The importance of dressing for the right kind of business
It’s a well-established fact that people make assumptions about you that are based upon what you wear. Creative leaders such as Mark Zuckerberg, and forward-thinking companies including Google, have made dressing in jeans and a hoodie create just as strong an image of confidence and leadership as the traditional suit, and what constitutes ‘business dress’ is a continuous hot topic for discussion in offices across the country.
Last year, in a highly publicised case you’ll almost certainly have heard about, a receptionist was sacked for not wearing high-heels whilst working in a prominent London accountancy practice. This incident began a furore of publicity which attracted interest from Parliament – not to mention the world’s media.
I’m very happy to report that here at Rickard Luckin, our dress code isn’t quite so stringent! Our common-sense policy amounts to presenting a professional image and remaining smart at all times but, like a lot of businesses, we look forward to ‘dress-down’ Wednesdays at the end of each month, during which we raise money for local charities.
As an accountancy firm, we of course recognise the importance of dressing appropriately for business. For example, we tend not to greet our clients in jeans and T-shirts – even if our meeting happens to take place on the last Wednesday of the month.
That isn’t to say our clients will always request this level of formality from us themselves. Some of the clients we’ve worked with at Rickard Luckin have asked that our auditors dress down when visiting them, expressing concern that otherwise they would stand out too much in their more informal office environment. We also have a number of rurally-based clients that we see on a regular basis, some of whom have big dogs that jump up at you the moment you walk through the door – so clearly not the time to wear your favourite suit.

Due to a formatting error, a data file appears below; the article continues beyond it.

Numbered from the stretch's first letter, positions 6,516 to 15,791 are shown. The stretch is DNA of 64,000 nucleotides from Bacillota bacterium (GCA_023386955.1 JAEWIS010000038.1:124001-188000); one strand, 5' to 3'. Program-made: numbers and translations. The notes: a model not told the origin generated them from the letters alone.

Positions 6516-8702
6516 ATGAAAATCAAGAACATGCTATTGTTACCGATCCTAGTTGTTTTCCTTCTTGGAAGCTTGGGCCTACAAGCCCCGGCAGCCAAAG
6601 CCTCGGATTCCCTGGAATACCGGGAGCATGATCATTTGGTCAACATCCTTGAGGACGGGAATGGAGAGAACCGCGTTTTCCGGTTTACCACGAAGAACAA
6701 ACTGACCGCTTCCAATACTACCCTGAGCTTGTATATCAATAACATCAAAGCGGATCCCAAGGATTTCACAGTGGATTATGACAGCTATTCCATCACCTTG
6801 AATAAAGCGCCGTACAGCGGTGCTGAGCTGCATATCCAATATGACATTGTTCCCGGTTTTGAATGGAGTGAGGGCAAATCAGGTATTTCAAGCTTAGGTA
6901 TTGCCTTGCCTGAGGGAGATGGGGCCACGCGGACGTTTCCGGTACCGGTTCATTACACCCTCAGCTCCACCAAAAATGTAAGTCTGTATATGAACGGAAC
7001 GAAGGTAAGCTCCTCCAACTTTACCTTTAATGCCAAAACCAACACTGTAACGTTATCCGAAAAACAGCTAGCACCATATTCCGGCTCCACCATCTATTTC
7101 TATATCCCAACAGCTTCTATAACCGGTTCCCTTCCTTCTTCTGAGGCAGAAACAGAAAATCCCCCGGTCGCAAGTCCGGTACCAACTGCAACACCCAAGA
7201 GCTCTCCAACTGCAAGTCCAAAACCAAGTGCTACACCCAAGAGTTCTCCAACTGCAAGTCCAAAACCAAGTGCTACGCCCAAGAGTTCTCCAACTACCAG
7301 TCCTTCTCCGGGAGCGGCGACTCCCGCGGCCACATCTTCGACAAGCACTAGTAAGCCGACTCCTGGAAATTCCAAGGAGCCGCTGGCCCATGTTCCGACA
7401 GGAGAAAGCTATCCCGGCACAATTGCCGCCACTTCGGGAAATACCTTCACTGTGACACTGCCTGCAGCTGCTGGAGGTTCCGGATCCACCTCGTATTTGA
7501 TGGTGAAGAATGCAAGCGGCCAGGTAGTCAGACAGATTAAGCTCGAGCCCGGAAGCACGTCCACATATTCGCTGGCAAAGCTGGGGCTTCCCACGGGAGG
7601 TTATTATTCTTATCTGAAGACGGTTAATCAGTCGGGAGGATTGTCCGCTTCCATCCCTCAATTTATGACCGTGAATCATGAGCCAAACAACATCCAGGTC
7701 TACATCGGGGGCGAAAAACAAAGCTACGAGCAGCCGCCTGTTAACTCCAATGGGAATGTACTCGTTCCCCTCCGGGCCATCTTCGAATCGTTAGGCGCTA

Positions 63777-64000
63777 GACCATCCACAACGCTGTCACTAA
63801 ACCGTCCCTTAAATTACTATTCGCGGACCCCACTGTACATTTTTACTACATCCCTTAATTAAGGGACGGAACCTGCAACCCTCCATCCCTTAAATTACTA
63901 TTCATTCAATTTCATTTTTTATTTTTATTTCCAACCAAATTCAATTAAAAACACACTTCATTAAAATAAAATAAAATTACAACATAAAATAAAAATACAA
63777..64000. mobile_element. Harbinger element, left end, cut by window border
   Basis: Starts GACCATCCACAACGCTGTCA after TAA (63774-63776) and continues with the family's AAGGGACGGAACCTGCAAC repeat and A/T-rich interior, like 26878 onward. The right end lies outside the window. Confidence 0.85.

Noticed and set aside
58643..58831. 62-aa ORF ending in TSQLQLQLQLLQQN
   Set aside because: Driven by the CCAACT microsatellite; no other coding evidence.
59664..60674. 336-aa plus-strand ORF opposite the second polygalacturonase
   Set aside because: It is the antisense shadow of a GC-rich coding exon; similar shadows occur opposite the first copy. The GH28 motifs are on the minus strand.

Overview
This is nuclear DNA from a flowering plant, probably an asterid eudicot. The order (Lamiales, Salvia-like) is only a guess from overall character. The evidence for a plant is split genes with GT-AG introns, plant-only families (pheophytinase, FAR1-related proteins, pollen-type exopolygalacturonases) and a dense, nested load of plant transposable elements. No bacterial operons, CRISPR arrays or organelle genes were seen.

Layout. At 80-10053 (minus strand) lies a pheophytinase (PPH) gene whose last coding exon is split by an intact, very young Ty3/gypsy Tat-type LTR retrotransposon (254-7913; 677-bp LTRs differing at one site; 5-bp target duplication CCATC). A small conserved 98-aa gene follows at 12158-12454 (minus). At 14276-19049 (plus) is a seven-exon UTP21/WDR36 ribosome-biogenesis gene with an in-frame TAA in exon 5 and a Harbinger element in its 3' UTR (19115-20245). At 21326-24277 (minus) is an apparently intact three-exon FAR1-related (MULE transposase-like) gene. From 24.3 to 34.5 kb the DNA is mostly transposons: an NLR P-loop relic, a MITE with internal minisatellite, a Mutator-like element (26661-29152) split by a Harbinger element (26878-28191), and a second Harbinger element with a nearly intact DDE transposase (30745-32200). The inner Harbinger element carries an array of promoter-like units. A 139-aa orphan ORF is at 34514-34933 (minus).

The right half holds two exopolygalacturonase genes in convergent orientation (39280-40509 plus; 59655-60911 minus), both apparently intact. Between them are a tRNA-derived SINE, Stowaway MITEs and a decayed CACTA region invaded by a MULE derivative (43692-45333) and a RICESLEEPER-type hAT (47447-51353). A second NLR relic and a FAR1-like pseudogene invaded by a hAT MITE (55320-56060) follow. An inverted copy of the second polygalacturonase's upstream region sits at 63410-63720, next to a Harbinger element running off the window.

Heading up Rickard Luckin’s dedicated Small Business Unit, I meet with new business owners every day to discuss their exciting plans for growth, and it’s always very interesting to take note of the many and varying interpretations of how they believe successful business people should dress.
Ties, for example, are seen as excessively formal by creative types in particular – though this isn’t so much the case in more traditional industries. When I arrived at an informal meeting with a banking client recently, I wasn’t wearing a tie, something that was noticed and light-heartedly commented upon immediately!
So as business people, the lesson to take from all of this is that dress codes are as diverse as clients themselves, and that you should try as hard as possible to present yourself according to their individual expectations. After all, wearing the right kind of clothing is an extension of business etiquette in that it sets certain expectations not only about your professionalism, but also your ability to make your clients feel comfortable as you work together – something we always try our very best to achieve here at Rickard Luckin.
And remember, if in doubt always dress up rather than down!
If you’d like to talk to us about starting and growing a business, then however you like to dress, we’re always happy to start a conversation. Please contact a member of the Small Business Unit.